Most methods used to scan the genome are missing thousands of complex variants that alter DNA structure and may contribute to autism risk. That’s the upshot of a study published 23 March in the American Journal of Human Genetics1.
Analyzing whole-genome sequences, researchers found that any given individual carries more than 5,000 variants that delete, duplicate, invert, insert or otherwise scramble segments of DNA. Traditional methods miss a large proportion of these variants, the researchers say.
“Whole-genome sequencing is another turning point, another game-changer in our ability to capture the many flavors of rare variation,” says lead investigator Jonathan Sebat, associate professor of cellular and molecular biology at the University of California, San Diego.
People with autism tend to have just as many of these variants as controls do, even when the variants arise spontaneously. However the spontaneous, or de novo, variants are more likely to affect genes in people with autism than in controls, the study found. This suggests that the variants are important players in the genetic risk for autism.
Sebat and his colleagues reported in 2007 that people with autism have more large duplications or deletions — on the order of 20,000 bases — in their DNA than controls do. And in a study published last year, another team detected large flips and swaps in the genome in roughly one-quarter of 259 people with autism (they did not report the prevalence of these variants in controls). The new study shows that smaller versions of complex variants are present in everyone, says Sebat.
“When you assemble sequences and see all of the nooks and crannies of them, you find that they’re not so simple as you thought they were,” says Sebat.
The relevance of the new study’s findings to autism is unclear. There are too few people with autism in the study to parse the contribution of this type of variation to autism, says Hakon Hakonarson, associate professor of pediatrics at the Children’s Hospital of Philadelphia. Still, he says, “it is interesting to know that the number of these structural variants occur at a substantially higher frequency than people have thought before.”
Sebat and his colleagues analyzed the whole genomes of 71 people with autism and 164 of their unaffected family members. They designed a series of analytical tools to identify different types of genomic variants and found an average of 5,231 per genome.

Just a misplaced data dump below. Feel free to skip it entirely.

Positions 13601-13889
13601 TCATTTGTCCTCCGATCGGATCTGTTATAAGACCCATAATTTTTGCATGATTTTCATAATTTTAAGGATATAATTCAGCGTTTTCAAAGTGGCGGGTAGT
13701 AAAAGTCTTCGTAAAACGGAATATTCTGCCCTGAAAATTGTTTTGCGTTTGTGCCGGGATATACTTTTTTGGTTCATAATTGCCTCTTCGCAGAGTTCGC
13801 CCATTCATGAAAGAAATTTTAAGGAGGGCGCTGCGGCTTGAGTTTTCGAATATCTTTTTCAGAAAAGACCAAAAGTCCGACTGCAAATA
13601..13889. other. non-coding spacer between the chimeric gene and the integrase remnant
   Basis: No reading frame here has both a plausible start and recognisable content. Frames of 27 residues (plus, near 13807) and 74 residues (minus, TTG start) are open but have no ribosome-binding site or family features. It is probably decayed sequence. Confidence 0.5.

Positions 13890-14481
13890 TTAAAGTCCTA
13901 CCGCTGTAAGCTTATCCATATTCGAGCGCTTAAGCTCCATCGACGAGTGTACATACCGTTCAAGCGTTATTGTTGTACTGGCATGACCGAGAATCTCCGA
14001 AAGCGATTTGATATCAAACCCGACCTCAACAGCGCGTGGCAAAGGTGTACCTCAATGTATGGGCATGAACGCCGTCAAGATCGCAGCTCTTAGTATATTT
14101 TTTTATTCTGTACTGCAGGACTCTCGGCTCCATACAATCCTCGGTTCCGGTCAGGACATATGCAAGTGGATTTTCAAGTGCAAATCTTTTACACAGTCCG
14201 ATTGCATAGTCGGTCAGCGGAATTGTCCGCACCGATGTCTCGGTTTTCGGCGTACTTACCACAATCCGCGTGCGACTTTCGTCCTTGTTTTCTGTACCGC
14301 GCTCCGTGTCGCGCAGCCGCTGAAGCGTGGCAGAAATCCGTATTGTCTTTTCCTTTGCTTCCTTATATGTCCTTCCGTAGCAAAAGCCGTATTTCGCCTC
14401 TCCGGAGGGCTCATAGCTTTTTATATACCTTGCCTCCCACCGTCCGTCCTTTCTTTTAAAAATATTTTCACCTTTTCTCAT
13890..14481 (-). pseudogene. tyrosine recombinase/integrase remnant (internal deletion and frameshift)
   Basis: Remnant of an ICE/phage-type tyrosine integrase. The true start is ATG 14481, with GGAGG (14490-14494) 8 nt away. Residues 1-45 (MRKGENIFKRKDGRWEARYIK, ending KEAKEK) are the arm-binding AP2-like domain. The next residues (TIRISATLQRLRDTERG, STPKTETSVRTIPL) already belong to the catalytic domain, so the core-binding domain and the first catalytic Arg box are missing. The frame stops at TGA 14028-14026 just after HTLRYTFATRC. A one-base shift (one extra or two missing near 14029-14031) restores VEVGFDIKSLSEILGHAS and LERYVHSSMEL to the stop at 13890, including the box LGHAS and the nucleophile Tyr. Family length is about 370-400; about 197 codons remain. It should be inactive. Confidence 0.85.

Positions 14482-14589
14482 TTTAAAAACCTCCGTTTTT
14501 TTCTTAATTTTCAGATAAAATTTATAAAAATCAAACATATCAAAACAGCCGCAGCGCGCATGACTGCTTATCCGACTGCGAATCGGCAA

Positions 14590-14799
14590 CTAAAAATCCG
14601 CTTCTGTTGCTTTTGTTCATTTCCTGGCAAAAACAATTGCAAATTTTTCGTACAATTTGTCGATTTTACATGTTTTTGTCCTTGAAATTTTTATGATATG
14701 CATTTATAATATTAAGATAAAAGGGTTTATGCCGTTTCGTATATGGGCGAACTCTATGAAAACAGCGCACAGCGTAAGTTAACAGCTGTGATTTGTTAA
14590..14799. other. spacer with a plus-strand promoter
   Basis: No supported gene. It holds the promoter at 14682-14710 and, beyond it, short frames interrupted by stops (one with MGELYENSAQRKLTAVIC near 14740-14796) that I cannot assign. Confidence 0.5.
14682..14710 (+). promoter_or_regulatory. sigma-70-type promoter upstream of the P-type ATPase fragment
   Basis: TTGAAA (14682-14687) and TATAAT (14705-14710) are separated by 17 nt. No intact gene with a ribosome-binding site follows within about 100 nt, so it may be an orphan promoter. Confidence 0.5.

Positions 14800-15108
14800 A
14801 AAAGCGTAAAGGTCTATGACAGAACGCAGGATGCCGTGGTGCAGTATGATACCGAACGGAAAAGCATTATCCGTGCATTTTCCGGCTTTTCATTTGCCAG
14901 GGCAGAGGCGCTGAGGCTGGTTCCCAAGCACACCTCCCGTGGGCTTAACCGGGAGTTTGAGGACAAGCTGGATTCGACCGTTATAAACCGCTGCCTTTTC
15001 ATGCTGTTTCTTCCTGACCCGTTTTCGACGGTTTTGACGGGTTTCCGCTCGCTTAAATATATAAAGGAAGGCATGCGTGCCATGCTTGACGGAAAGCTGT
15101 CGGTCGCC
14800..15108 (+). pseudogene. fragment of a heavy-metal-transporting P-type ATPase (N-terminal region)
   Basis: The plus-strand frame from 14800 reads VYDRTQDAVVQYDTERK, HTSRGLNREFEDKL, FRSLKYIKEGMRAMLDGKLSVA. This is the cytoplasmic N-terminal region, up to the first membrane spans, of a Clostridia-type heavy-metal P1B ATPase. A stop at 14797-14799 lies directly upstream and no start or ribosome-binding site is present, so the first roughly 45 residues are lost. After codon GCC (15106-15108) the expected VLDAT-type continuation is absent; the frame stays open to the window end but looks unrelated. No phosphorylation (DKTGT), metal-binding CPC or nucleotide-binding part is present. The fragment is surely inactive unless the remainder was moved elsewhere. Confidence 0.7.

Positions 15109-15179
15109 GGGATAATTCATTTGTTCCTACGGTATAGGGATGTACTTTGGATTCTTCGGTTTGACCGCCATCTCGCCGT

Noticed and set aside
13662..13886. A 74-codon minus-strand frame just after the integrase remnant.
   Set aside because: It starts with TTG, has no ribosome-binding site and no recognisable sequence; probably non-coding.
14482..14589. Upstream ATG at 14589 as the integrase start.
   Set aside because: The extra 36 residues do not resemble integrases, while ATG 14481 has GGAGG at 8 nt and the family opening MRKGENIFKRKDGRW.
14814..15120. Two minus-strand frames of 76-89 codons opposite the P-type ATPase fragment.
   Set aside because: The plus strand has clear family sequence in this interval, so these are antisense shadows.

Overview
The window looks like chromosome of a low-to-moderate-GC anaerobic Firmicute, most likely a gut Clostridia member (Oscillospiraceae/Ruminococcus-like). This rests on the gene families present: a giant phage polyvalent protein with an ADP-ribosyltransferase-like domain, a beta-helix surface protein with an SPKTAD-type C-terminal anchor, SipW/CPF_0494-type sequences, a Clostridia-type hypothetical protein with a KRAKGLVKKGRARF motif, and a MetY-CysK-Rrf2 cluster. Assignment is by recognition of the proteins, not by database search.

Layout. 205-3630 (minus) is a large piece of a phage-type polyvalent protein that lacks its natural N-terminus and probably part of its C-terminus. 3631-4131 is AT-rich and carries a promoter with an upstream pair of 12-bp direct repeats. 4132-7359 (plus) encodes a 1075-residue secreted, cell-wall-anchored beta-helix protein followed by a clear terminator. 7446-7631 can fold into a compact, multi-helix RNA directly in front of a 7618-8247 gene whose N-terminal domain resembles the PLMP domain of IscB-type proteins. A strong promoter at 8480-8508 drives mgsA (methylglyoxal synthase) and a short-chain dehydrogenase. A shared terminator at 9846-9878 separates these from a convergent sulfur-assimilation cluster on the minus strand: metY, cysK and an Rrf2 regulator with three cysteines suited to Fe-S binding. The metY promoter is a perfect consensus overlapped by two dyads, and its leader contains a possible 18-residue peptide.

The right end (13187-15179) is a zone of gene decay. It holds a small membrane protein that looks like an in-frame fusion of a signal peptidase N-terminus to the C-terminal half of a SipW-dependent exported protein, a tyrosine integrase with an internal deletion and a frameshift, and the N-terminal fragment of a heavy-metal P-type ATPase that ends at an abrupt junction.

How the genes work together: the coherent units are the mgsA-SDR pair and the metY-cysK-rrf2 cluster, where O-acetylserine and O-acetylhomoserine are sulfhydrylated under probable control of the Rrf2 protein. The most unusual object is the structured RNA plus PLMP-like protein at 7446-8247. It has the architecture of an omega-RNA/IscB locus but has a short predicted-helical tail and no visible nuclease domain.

Among these thousands of variants, about 250 alter the DNA in an unusual way — for example, ‘jumping genes’ that insert themselves at random places in the genome or an extra copy of a DNA segment that moves elsewhere in the genome, kicking out the DNA where it lands.
“Genes don’t just become deleted or duplicated, they can become completely scrambled,” says Sebat.
His team also found that de novo variants are present in roughly 20 percent of both people with autism and their unaffected family members.
This finding refutes the theory that the autism genome is somehow “fragile,” says Sebat. “Twenty percent of humans have a de novo hiccup in their genome, including me,” he says. “It’s just a normal part of human evolution.”
However, the study did find that de novo variants in people with autism are roughly 10 times larger, on average, than those in controls. And 11 percent of the variants in people with autism are likely to encompass genes — rather than swaths of noncoding DNA — compared with nearly 3 percent in controls.
The rate of de novo variants is high compared with that found in similar studies, says Aaron Quinlan, associate professor of human genetics at the University of Utah in Salt Lake City, who was not involved in the new work. The finding may be skewed by the relatively small number of participants, and in particular having just 26 unaffected siblings, he says. “Will these numbers pan out as we sequence more and more families?” he asks.
Still, the result implicates at least some of the complex variants in autism. For example, the study found a ‘jumping gene’ that knocked out a segment of a little-known gene called C3ORF35. There is one other example of a non-inherited mutation in this gene in an individual with autism. This second case boosts the evidence for this gene enough to make it a valid autism risk candidate, says Sebat.
So far, the analysis of whole-genome sequencing has lagged behind that of other genetic methods because of a lack of analytical tools, says Hakonarson. “The analytical methods are getting better,” he says. The new study is “a nice addition to the field that says, ‘Hey, we’ve got to improve our ways of analyzing whole-genome data because there is so much more information there than what we knew about before.’”